Lucy Mack Smith, History, 1844–1845

  • Source Note
  • Historical Introduction
Page [10], [miscellany]
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[4 words illegible]ry which is thus, my hi [4 words illegible]dge untill the farm was sold [4 words illegible]lton N B revisers
 
During the time in which was [re]flecting seriously upon the subject of religion The and while we were yet living in the Town of Tunbridge I was very seriously impressed the subj[ect] of religion occasioned probably by my singular experience while sick at Randolf and I endeavored to persuade my to attend the Methodist meeting with me he went a few times to grat[ify] me for he had so little faith in the doctrines taught by them that my feelings were the only inducement for him to go— But as soon as his Father and brother Jesse [Smith] heard that we were attending methodist meeting they were much displeased and his father came to the door one day and threw Tom Pain’s age of reason into the house and angrily bade him read that untill he believed it they also told him that he ought not to let his go to the meetings and it would be far better for him to stop going this gave me very accordingly my requested me not to go as it gave our friends such disagreeable feelings he thought it was hardly worth our while to go— I was very much hurt by this but did not reply to him then but retired to a grove of handsome wild cherry trees and prayed to the Lord that he <would> do so influence the heart of my that he would be <one day> induced to rec[ei]ve the Gospel whenever it was preached. I [s]pent some time in prayer and returned to the house much depressed in spirits. That night I had the following dream—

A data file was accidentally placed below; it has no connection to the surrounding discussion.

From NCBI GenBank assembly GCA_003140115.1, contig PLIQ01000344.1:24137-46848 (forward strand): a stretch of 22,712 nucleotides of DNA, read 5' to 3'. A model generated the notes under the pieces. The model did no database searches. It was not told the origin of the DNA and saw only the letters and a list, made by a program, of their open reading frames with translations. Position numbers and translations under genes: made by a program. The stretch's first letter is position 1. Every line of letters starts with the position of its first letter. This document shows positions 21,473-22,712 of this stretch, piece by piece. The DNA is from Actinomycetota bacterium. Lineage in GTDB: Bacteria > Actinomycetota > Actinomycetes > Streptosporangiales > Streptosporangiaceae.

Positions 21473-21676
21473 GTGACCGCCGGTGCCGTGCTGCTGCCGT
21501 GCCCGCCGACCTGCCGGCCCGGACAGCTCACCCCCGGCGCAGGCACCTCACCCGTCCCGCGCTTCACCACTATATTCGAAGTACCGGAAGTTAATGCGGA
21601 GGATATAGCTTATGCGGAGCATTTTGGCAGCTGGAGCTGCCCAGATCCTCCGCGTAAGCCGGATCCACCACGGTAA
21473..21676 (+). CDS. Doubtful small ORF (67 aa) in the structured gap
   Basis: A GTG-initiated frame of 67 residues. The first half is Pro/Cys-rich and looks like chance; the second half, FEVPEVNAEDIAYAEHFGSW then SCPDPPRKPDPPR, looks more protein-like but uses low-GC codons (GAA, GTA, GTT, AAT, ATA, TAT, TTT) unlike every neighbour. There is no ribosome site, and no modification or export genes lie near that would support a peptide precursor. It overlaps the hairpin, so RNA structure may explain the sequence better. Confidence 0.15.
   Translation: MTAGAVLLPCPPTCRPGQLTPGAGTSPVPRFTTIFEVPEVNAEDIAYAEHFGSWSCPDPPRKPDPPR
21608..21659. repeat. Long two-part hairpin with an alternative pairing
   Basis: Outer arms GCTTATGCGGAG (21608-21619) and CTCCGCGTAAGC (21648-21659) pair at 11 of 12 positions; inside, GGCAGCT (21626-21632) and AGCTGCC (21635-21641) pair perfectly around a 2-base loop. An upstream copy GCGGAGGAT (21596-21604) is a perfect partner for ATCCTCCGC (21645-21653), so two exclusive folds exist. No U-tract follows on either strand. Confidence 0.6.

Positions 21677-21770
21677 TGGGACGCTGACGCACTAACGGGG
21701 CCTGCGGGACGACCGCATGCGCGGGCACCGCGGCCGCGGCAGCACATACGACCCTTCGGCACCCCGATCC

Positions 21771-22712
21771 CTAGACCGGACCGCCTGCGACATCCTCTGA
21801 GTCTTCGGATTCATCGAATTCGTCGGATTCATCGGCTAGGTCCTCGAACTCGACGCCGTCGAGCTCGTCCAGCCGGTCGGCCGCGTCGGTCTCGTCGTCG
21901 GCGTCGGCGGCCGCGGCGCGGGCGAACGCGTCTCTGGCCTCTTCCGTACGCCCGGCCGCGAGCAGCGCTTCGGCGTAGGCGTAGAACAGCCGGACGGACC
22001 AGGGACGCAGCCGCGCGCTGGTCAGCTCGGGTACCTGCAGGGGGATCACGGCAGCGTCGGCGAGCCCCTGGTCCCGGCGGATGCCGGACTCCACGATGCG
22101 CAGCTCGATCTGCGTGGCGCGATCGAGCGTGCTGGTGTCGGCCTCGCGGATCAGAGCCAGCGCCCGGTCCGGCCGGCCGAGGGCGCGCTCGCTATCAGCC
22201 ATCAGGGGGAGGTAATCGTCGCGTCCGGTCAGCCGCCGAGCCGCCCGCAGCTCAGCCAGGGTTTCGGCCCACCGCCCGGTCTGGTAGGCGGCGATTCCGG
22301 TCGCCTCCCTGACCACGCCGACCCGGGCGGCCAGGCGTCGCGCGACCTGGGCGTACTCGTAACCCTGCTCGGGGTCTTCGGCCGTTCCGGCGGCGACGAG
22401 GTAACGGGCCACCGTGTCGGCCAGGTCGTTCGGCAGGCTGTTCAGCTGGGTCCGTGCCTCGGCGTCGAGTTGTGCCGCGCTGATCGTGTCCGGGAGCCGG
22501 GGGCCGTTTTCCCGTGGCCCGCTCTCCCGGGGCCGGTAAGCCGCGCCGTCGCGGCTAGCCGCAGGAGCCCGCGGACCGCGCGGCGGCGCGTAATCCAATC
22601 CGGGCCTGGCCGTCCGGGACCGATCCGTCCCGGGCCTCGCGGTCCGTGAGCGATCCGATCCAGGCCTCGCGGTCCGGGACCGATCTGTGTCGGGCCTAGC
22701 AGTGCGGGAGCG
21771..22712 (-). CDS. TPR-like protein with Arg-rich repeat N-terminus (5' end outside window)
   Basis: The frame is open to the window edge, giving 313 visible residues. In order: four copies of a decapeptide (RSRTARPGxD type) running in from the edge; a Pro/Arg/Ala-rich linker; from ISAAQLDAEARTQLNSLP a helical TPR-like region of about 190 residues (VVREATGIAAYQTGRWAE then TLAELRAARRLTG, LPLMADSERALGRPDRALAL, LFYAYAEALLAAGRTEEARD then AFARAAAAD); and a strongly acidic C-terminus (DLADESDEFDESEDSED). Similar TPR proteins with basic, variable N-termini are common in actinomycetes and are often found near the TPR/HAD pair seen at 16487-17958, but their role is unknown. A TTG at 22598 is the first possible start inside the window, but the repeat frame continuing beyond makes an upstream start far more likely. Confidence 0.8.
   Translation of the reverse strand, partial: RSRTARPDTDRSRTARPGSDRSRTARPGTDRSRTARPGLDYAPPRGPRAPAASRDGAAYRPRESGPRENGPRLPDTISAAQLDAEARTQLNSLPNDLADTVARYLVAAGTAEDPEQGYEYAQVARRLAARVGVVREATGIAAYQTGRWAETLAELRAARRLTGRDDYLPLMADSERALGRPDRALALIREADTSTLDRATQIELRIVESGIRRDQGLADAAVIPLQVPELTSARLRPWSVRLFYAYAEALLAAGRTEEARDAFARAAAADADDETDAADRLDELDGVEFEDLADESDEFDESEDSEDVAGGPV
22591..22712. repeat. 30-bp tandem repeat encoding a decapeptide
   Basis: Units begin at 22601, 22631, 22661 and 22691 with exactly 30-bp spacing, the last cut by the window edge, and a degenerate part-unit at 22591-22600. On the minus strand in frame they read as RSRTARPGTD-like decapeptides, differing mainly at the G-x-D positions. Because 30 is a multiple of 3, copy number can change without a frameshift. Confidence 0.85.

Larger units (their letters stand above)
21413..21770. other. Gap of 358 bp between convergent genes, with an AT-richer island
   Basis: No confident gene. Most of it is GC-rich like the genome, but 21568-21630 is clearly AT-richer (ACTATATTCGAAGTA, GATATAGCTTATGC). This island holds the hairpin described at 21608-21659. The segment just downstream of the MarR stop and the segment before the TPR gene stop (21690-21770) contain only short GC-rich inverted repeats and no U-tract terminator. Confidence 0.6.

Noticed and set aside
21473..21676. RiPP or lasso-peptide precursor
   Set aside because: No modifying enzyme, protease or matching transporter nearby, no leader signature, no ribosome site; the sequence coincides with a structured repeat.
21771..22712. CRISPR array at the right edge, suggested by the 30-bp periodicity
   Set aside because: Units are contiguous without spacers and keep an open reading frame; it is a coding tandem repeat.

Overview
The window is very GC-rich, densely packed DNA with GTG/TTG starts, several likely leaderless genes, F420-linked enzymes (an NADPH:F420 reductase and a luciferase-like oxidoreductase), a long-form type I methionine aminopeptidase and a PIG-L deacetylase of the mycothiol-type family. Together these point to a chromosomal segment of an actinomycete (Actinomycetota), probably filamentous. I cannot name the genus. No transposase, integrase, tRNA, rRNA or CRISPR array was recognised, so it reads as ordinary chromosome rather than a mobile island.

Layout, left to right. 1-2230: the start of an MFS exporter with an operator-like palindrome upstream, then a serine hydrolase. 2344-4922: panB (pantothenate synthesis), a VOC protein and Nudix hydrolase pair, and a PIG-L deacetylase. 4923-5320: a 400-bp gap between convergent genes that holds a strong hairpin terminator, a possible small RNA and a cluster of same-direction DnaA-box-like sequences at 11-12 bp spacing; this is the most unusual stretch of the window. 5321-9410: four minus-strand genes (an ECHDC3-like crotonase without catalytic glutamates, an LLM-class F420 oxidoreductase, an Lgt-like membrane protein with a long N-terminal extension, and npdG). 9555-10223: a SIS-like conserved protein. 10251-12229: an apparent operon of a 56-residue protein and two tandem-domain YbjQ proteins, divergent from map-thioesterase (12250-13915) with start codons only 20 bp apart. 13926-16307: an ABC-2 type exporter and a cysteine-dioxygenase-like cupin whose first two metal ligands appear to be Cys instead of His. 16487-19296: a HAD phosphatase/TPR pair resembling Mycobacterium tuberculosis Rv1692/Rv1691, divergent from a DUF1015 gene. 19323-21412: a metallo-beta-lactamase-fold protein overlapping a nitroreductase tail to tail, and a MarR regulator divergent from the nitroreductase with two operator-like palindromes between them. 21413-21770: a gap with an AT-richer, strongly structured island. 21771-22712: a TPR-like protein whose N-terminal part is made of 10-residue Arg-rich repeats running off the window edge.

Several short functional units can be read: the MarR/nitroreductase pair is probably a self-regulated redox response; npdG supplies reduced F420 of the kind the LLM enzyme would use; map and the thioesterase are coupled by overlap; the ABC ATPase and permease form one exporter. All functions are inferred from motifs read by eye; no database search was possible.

’s Dream
Thou Thought that I was standing in a beautiful <pleasant> meadow which I was well acquainted with and I was looking [aro]und and admiring the beauty <loveliness> of the scenery when [p. [10], [miscellany]]
ry which is thus, my hi dge untill the farm was sold lton N B reviser
 
while we were yet living in the Town of Tunbridge I was very seriously impressed the subject of religion occasioned probably by my singular experience while sick at Randolf and I endeavored to persuade my to attend the Methodist meeting with me he went a few times to gratify me for he had so little faith in the doctrines taught by them that my feelings were the only inducement for him to go— But as soon as his Father and brother Jesse [Smith] heard that we were attending methodist meeting they were much displeased and his father came to the door one day and threw Tom Pain’s age of reason into the house and angrily bade him read that untill he believed it they also told him that he ought not to let his go to the meetings and it would be far better for him to stop going accordingly my requested me not to go as it gave our friends such disagreeable feelings he thought it was hardly worth our while — I was very much hurt by this but did not reply to him then but retired to a grove of handsome wild cherry trees and prayed to the Lord that he would so influence the heart of my that he would be one day induced to receive the Gospel whenever it was preached. I spent some time in prayer and returned to the house much depressed in spirits. That night I had the following dream—
’s Dream
Thought that I was standing in a pleasant meadow which I was well acquainted with and I was looking around and admiring the loveliness of the scenery when [p. [10], [miscellany]]
Page [10], [miscellany]